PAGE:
How Does Compaction Impact Water Availability for Plants?

This article was adapted from “Assessing Soil Health: Soil Water Cycling” first published on September 7, 2020 in Crops & Soils magazine. You can find the original article here.

The short answer: Compacted soils increase surface runoff and make it more difficult for water to flow to plant roots.

The big picture: Compaction is the squishing of soil particles closer together, decreasing the amount of pore space available.

  • Pore space is the gaps between soil particles. Larger pores more effectively move water downward through the soil, compared to smaller pores.
  • This makes it more difficult for water to get into the soil, which means that any water from rainfall or irrigation isn’t getting to where plants need it most—their roots!

Think of it like pouring water into a sieve. The bigger the holes, the faster water flows. But if you pour water into a sieve with a cloth over it, that water will flow much more slowly. And like a sieve covered with a cloth, the soil will stay wetter for much longer, with less oxygen available to plant roots and increased increased risk of root diseases.

Back it up: What causes compaction?

  • Wet soils are the most prone to potential compaction, both near the surface and at the subsurface level.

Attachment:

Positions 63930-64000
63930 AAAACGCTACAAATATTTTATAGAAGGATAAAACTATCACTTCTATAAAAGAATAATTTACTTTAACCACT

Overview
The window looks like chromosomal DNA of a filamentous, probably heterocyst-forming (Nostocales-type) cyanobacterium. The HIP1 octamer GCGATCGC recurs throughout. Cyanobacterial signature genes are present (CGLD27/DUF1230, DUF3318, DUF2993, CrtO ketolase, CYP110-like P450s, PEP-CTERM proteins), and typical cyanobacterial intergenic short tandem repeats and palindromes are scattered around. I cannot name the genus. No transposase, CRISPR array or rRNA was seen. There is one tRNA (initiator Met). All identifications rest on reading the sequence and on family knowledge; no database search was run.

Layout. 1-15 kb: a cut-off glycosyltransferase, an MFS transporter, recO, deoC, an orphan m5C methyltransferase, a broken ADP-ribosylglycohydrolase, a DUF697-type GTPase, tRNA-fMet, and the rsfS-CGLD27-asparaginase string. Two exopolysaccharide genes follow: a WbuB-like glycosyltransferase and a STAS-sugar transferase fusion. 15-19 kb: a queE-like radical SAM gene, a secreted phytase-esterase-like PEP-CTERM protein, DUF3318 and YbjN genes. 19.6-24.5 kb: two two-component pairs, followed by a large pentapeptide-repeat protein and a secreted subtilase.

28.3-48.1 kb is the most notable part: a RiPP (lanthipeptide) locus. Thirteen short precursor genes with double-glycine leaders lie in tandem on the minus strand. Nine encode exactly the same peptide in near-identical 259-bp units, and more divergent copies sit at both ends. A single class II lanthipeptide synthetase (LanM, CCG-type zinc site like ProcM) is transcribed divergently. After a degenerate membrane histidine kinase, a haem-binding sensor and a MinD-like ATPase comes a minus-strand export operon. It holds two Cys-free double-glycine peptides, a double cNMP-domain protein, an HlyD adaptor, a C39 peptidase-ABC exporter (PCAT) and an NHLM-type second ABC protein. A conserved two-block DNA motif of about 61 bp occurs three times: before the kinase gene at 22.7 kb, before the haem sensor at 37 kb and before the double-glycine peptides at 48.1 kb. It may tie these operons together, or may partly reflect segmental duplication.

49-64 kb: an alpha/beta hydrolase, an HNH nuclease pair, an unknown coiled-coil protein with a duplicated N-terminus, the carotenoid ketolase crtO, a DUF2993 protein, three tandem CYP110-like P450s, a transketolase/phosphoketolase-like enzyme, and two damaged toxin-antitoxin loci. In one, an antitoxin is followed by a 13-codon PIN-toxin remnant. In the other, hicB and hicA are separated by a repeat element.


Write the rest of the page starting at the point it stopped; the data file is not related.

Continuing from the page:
• Paying attention to proper soil moisture conditions is key. Iowa State Extension has a super quick check: make a two-inch diameter ball of soil, and toss it in the air. If it holds together until it hits the ground, the soil is still too wet—avoid traffic on the field.

Measuring soil compaction using a penetrometer is an inexpensive method that can give you a sense of what roots, water, and air encounter in the soil.

  • Penetrometers measure penetration resistance, which is a function of compaction, soil texture, organic matter content, and moisture content in the soil.
  • Because of these many factors, penetrometer measurements can be hard to compare over time. Taking side-by-side tests under the same conditions gives you the best comparison.

Bulk density measurements are a more repeatable option over space and time.

  • The Soil Health Institute recommends using a 3-inch-diameter soil core, and these samples along with soil carbon content can also be used to quantify organic carbon stock.

Break it down: Say your soils are a bit compacted. How do you improve them?

  • The best cure for compaction is prevention! Avoid machinery traffic on fields that are still wet.
  • After that, adopting soil health practices that build aggregate stability and pore space. Try reducing or decreasing tillage, adopting cover crops, and leaving residue on the field are all great ways to combat compaction.
  • In some cases, a farmer may need to use deep tillage to break up compaction. After using that strategic tillage to break up compaction, it’s important to implement soil health management practices and avoid traffic on wet soil to prevent more compaction and costly tillage.

In short, compaction limits air, water, and root penetration into the soil. Compaction can be tricky to reverse–prevention is the best medicine. Make yourself aware of the signs of compacted soils, and try some of the ways recommended above to reduce compaction. Your pore space will thank you!

Photo courtesy of NRCS/SWCS by Lynn Betts.